I've always wondered why my mother bought that bedspread. Maybe she felt it made up for the disappointment of not being allowed gymnastics or ballet, a concession or apology. What it did was make me envy the life of a 2-D bedspread character. Pathetically funny.
Like Elijah and the dead boy, I would stretch myself out atop of that ballerina, arm for extended arm, knee for bent knee, head cast upward in an ethereal glance.
I’m sure I looked just like a real-live ballerina ... or maybe a dead one, just lying there, like a Hoosier raccoon separated from his eternal spirit.
I read ballerina books, I drew pictures of tu-tus, I danced around my churchyard after services when all the half-dead people would stand around talking. I flitted in between little caucuses of them, distracting them, catching chagrined glances, but I didn’t care. And I don’t know where my parents were, so I guess they didn’t care. Maybe they were trying to pretend the wayward dancing child was not theirs.
Now let’s go forward in time to about 1990. I have a four year-old little girl. Our church is offering ballet classes taught by one of our pastor’s wives, of all things. Katie wants to dance. I want her to dance. We are happy.
Oh, ballet pink ~ is there anything sweeter? Not hot pink, not baby pink, but a muted, dusty pink. And tu-tus! Oh, tu-tus, I still love you. I’m dancing on the inside right now. My little brunette girl was a-dor-a-able in ballet pink. And people, she excelled at ballet. [I knew it was in my blood! I knew it!] The first time we bought her toe shoes,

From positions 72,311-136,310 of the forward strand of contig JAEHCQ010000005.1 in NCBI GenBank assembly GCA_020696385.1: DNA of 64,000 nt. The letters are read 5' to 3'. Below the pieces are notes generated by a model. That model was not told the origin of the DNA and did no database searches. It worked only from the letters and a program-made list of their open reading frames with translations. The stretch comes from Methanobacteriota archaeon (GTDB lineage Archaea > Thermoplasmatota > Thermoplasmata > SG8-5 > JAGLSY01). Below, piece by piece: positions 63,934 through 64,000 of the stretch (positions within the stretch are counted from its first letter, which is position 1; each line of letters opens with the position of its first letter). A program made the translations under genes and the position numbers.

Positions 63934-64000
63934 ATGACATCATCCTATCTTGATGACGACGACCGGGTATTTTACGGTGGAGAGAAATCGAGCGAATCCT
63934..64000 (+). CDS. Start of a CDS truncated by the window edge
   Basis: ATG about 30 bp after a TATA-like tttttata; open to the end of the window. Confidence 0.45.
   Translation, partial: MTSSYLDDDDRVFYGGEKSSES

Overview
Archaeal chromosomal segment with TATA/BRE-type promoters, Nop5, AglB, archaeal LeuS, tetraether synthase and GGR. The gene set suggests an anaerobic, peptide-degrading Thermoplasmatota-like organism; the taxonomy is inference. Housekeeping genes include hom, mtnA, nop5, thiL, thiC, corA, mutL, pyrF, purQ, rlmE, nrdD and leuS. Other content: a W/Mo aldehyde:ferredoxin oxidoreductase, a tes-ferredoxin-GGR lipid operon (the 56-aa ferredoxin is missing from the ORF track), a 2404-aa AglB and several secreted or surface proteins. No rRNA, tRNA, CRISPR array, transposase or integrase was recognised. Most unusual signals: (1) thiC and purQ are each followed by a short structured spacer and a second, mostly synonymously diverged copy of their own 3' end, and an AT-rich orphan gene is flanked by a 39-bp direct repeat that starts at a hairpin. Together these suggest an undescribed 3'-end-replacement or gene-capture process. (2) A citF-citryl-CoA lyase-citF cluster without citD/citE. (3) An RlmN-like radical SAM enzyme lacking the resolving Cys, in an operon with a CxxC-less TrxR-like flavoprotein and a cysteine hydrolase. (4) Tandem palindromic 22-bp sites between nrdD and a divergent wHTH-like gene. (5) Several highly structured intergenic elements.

I wouldn't say she was living my dream, but ... you could say it and be totally right.
The years passed, and Katie kept dancing. I had a couple more kids, including another little brunette thing, Kristin, whom the dance teacher wanted in her class, and asked about enrolling her often.
“No,” I would respond, smiling and shaking my head, “She’s not ready. She’s not like Katie. She’s rowdier. She’s spunkier. She’s not ready.”
The teacher said over and again, “Yes she is! Oh please sign her up. She’s so cute.”
So I did, and while others twirled and pirouetted in class, Kristin twirled the pony tail of the girl in front of her. And even though you can't tell it in this pic, she does indeed have a neck.
Double fast forward: When the younger hit 5th grade, she discovered Christian hip-hop. She bloomed as if she had discovered a hip-hop dancer breadspread.
And people, she excelled at hip hop.
Hip hop dancers do not wear tu-tus or ballet pink. They do big production numbers where they pull giant sweatshirts over their heads and throw punches and kicks in the air and snarl and roll around on the ground.
One year, they did a Heaven/Hell evangelistic thing. And lo and behold, just what every mom wants to hear, one day Kristin, my baby, came out of class and exclaimed, “Mom, I’m gonna be a HELL dancer!!!”
Kristin is now 15 and still hip-hopping. And that's what we're doing today, going to a dance competition in Indianapolis, where she will jump around with black toenails.
I'm going to end Part 1 here, but there's so much more to say about the world of dance competitions. Moms of young ones--beware the snare of ballet pink. Sometimes it fades to black!
1997 vs. 2004 ... wait til you see 2008!